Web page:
One-hit wonder

I returned home from my usual Thursday hike in the woods with critic-at-large Moe (who has new reviews coming, he swears) to find it’s now more-or-less official that the Democrats have retaken both houses of Congress, which, in historical terms, is a fairly significant pasting. Tough luck, Republicans! But, like the song says, it’s all in the game.

Jo Davidson bust of Charles DawesYou don’t know that song? You should—it’s composition is but one unlikely highlight of one of the more spectacularly adventurous résumés to ever come out of the Republican party. I refer to the career of Vice-President, bureaucrat, banker, Nobel laureate, and, yes, unexpected hitmaker Charles Gates “Hell and Maria” Dawes. (His vice-presidential bust, by sculptor Jo Davidson, is at right.)

Born in Ohio into an illustrious family (look up “William Dawes” in a history of the Revolutionary War sometime), Dawes picked up a law degree before being sent to Nebraska to watch over the real estate holdings of Ohio’s ex-governor. There, he became friends with his political opposite, William Jennings Bryan; Dawes wrote his first book to argue against Bryan’s free-silver monetary policies. (Bryan wanted to move off the gold standard to boost prices for farmers; Dawes, as we’ll see, tried to do right by farmers in his own way later on.) Dawes had the misfortune to invest in a local bank just before the Panic of 1893, but had enough money to land on his feet, buying some utility companies and moving to Illinois.

In Chicago, Dawes caught the political bug, becoming an influential behind-the-scenes man in Mark Hanna’s political machine, which would soon elect William McKinley president. His patronage reward was an appointment as Comptroller of the Currency, in charge of regulating national banks. In Washington, Dawes was a favorite guest of the President; a self-taught pianist, he often entertained McKinley and his wife at the White House. Dawes ran for the Senate, having been promised a McKinley endorsement, but after McKinley’s assassination, new president Theodore Roosevelt threw his support behind his friend Albert Hopkins, and Dawes was defeated.

Dawes returned home and founded the Central Trust Company of Illinois. He retired from public service and concentrated on his family and the banking business. His son Rufus accidentally drowned in 1912; in his memory, Dawes founded the Rufus Dawes Hotel for Destitute Men in Chicago and Boston (the Boston branch still exists as the Pine Street Inn). He also worked at his music: a “Melodie in A” written in 1911 so impressed a violinist friend that he secretly had the piece published. Dawes was soon surprised to see his photo peering out from the window of a Chicago music store. “I know that I will be the target of my punster friends,” Dawes quipped. “They will say that if all the notes in my bank are as bad as my musical ones, they are not worth the paper they were written on.” The “Melodie” became a favorite of violinist Fritz Kreisler.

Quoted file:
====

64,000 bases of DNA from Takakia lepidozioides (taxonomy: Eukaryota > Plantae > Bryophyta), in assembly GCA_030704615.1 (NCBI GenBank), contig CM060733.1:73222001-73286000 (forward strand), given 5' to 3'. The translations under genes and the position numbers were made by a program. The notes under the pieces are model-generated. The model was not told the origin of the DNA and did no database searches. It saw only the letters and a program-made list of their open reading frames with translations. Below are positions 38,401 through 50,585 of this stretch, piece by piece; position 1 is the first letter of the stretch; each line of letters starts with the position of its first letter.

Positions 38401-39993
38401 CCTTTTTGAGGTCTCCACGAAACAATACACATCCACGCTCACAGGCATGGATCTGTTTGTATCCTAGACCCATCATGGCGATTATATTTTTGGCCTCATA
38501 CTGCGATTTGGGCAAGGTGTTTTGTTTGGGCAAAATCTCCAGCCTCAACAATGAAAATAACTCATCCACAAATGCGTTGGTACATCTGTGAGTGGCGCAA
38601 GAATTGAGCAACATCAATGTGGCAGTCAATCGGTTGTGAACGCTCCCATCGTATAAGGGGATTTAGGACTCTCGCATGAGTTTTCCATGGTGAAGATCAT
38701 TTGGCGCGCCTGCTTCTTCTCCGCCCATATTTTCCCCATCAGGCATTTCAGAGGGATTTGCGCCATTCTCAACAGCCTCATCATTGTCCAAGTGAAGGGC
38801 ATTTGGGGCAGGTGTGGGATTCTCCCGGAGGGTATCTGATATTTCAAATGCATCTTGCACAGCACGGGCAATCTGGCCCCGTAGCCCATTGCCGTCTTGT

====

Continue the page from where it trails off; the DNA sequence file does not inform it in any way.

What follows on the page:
World War I made Dawes a national figure. At 52, he was seemingly too old to serve in uniform, but he had an old Nebraska acquaintance in the army: “Black Jack” Pershing, soon to be commander of the Allied forces in Europe. Dawes became the chief of supply procurement for the Americans, and later, the American representative on the Military Board of Allied Supply. Such was the origin of his nickname: after the war, a Republican House committee called Dawes to testify in an investigation into war spending, attempting to tarnish the policies of former Democratic president Woodrow Wilson. Asked how much he paid for French horses, Dawes, as was his habit, snapped. “Hell’n Maria!” he said. “I will tell you this, that we would have paid horse prices for sheep, if they could have hauled artillery!” “Hell and Maria” Dawes became a celebrity. (Dawes would insist that the expression was actually “Helen Maria,” but nobody really believed him.)